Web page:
A remorseless child abuse material trader has collapsed onto a courtroom floor in a flood of tears after being jailed, complaining that he "won't last two days" behind bars.
Ernest Henry Yardley, 35, was sentenced in the ACT Supreme Court on Monday to imprisonment for two years and five months.
The unemployed Gilmore man will spend the first 15 months in the Alexander Maconochie Centre before being released from custody under supervision.
Yardley pleaded guilty at an earlier appearance to five charges related to the possession of child exploitation material and the transmission and solicitation of child pornography, which is now called child abuse material.
A statement of agreed facts shows that the Australian Federal Police first learnt of his illegal activities through a tip from the US National Centre for Missing and Exploited Children in January 2019.
Investigators raided his home the following month and seized five devices, which contained a total of 1434 objectionable files.
An analysis of the electronics revealed that Yardley had transmitted and made available child abuse material to 13 different recipients using WhatsApp, Telegram and Dropbox, while also receiving such material himself.
He attempted to justify his behaviour in messages discovered by police, telling one of his internet friends they were not "bad people" and they were "just horny".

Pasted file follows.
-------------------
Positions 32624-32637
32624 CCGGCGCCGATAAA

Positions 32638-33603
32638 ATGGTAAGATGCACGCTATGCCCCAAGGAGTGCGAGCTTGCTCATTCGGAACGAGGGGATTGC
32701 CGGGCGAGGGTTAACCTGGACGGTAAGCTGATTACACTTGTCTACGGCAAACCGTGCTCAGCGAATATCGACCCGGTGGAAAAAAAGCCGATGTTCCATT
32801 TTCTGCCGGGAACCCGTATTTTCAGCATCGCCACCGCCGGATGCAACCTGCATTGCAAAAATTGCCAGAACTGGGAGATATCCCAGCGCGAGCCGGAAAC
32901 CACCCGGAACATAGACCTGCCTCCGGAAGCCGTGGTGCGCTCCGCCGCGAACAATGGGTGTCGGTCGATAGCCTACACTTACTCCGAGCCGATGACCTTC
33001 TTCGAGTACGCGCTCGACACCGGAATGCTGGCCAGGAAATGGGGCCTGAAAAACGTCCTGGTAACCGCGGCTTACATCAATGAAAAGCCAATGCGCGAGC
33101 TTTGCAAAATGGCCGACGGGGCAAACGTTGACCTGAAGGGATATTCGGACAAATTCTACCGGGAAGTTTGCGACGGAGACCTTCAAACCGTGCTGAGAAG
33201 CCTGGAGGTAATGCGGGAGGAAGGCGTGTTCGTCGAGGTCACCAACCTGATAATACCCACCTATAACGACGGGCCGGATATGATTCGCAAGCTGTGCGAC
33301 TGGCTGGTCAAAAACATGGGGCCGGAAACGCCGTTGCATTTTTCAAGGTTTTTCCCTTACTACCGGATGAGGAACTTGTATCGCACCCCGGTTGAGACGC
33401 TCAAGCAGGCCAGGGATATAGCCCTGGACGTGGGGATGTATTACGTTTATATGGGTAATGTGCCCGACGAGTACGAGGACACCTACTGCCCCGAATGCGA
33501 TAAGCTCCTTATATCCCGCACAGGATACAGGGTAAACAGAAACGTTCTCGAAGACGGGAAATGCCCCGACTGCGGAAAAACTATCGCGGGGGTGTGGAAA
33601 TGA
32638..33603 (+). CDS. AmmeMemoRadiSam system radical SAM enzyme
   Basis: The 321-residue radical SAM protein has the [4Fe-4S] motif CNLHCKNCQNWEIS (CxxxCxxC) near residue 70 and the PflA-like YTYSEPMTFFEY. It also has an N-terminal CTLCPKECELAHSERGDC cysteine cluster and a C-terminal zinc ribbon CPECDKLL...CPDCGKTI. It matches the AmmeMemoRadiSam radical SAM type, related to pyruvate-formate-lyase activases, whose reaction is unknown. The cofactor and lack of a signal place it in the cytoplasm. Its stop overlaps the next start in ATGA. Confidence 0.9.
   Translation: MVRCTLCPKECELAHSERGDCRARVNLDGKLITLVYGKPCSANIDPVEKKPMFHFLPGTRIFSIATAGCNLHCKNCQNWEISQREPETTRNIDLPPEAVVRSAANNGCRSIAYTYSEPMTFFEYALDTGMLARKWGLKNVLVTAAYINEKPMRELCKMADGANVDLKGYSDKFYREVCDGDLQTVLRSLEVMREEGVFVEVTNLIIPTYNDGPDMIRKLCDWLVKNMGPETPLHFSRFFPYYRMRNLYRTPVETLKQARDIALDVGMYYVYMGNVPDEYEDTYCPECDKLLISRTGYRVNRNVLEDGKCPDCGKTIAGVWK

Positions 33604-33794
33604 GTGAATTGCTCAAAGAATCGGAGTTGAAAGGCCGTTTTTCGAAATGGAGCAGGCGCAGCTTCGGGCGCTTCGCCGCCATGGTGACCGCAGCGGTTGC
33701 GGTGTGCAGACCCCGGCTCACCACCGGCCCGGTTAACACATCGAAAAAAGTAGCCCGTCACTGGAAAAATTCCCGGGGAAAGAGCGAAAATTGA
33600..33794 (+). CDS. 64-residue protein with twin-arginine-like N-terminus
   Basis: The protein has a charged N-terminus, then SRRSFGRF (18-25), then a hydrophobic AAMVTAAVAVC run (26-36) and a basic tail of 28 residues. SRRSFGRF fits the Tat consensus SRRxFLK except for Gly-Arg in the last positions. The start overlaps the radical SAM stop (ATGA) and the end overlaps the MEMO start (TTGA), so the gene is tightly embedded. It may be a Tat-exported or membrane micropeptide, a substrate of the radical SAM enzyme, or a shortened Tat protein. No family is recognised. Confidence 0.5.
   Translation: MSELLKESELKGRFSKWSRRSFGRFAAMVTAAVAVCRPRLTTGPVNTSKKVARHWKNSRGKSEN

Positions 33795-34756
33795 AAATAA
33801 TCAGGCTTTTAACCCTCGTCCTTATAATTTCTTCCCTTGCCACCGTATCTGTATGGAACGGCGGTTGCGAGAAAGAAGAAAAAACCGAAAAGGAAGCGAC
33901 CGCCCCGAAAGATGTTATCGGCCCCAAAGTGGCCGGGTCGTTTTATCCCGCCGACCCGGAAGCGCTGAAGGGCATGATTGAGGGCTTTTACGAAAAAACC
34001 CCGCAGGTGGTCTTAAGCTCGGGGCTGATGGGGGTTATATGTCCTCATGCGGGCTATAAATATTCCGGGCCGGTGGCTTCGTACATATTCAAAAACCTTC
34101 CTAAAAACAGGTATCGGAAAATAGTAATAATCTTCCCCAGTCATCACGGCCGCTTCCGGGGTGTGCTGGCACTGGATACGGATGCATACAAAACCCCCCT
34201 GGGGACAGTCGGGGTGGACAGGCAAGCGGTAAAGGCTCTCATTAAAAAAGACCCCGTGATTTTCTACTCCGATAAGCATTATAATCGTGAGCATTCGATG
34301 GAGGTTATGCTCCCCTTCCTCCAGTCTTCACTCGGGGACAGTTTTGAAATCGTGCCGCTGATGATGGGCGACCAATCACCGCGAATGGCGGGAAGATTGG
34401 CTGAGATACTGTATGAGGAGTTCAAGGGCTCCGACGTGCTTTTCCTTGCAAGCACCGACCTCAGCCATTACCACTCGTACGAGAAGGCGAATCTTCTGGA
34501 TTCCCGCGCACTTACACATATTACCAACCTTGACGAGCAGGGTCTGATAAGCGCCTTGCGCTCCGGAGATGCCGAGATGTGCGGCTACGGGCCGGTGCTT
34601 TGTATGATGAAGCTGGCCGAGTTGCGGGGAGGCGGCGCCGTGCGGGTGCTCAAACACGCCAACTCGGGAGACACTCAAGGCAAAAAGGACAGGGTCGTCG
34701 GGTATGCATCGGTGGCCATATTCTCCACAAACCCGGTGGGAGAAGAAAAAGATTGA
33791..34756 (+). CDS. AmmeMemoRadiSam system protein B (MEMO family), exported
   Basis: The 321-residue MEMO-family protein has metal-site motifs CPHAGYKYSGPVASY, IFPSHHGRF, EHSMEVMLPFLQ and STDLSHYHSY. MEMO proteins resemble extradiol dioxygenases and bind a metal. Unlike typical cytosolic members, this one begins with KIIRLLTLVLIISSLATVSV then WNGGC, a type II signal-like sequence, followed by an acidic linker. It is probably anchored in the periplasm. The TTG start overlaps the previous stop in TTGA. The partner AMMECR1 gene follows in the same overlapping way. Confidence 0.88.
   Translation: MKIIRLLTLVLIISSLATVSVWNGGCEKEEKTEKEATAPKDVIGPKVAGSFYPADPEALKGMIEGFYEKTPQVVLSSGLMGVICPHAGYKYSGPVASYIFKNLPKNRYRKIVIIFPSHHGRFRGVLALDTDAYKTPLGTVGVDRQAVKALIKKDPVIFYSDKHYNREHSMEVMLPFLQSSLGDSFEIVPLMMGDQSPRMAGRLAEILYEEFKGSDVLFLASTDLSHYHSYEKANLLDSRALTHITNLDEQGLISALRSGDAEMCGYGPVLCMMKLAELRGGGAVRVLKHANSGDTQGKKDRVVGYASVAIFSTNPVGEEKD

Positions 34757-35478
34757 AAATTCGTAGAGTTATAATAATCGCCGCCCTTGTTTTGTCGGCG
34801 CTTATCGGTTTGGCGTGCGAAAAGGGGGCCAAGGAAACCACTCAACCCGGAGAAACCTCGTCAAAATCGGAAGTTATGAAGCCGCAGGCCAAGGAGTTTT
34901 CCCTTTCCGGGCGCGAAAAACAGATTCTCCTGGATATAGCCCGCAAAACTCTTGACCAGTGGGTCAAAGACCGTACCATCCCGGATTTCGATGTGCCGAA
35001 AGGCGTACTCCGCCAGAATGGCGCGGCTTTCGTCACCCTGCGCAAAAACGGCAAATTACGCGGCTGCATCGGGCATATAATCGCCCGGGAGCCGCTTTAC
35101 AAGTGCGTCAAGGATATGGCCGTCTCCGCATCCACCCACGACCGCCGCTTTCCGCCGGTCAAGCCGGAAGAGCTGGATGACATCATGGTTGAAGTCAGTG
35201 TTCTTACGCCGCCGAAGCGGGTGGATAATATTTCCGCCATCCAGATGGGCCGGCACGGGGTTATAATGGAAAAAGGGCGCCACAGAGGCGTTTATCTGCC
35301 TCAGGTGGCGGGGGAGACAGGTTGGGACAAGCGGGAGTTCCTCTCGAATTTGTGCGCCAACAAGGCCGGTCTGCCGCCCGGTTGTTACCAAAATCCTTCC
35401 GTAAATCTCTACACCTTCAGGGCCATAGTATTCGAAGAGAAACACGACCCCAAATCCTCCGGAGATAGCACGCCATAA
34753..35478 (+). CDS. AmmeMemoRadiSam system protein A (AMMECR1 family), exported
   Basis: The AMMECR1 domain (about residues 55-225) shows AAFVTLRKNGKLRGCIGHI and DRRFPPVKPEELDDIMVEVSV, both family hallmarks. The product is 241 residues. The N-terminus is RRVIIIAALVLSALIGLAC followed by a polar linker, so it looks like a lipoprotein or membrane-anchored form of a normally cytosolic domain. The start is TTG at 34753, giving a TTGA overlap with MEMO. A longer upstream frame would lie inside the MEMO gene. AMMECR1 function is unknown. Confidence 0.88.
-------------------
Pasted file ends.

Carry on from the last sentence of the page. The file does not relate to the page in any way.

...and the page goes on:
In sentencing on Monday, Justice Chrissa Loukas-Karlsson said Yardley had also lied to a forensic psychiatrist by at one stage claiming he had been "picked on and set up" by people who had hacked his phone.
She said lawyers on both sides of the case agreed that Yardley had failed to demonstrate any remorse.
Yardley's lawyer Chris Brown said this should be viewed in the context of the offender having mental disorders, but Justice Loukas-Karlsson said the psychiatrist's report made clear that Yardley had chosen to offend in the knowledge his conduct was wrong.
The judge made extensive comments about the seriousness of child abuse material offences, describing its trade as an "increasingly destructive ... global problem".
She said children were "exploited on a massive scale" when such material was repeatedly distributed by people like Yardley.
Justice Loukas-Karlsson stressed that denunciation and general deterrence were especially important principles in these cases to stop others from going to a "depraved black hole of the internet".
"This is not a victimless crime," she said.
"Children are sexually abused in order to supply the market for this depraved material."
After pronouncing Yardley's sentence, the judge spoke directly to the 35-year-old man.
"The offences you have committed are very serious offences, and for that you must go to jail," Justice Loukas-Karlsson said.
Yardley immediately replied: "I won't last two days."
When he continued to protest, Justice Loukas-Karlsson left the courtroom and Yardley fell to the floor in tears.
He refused to accept his fate and had to be lifted off the ground by ACT Corrective Services staff as he pleaded to go home with his father.
Yardley will be freed from jail in April 2022 on a recognisance release order, with conditions including that he complete a sex offender program if found suitable to do so.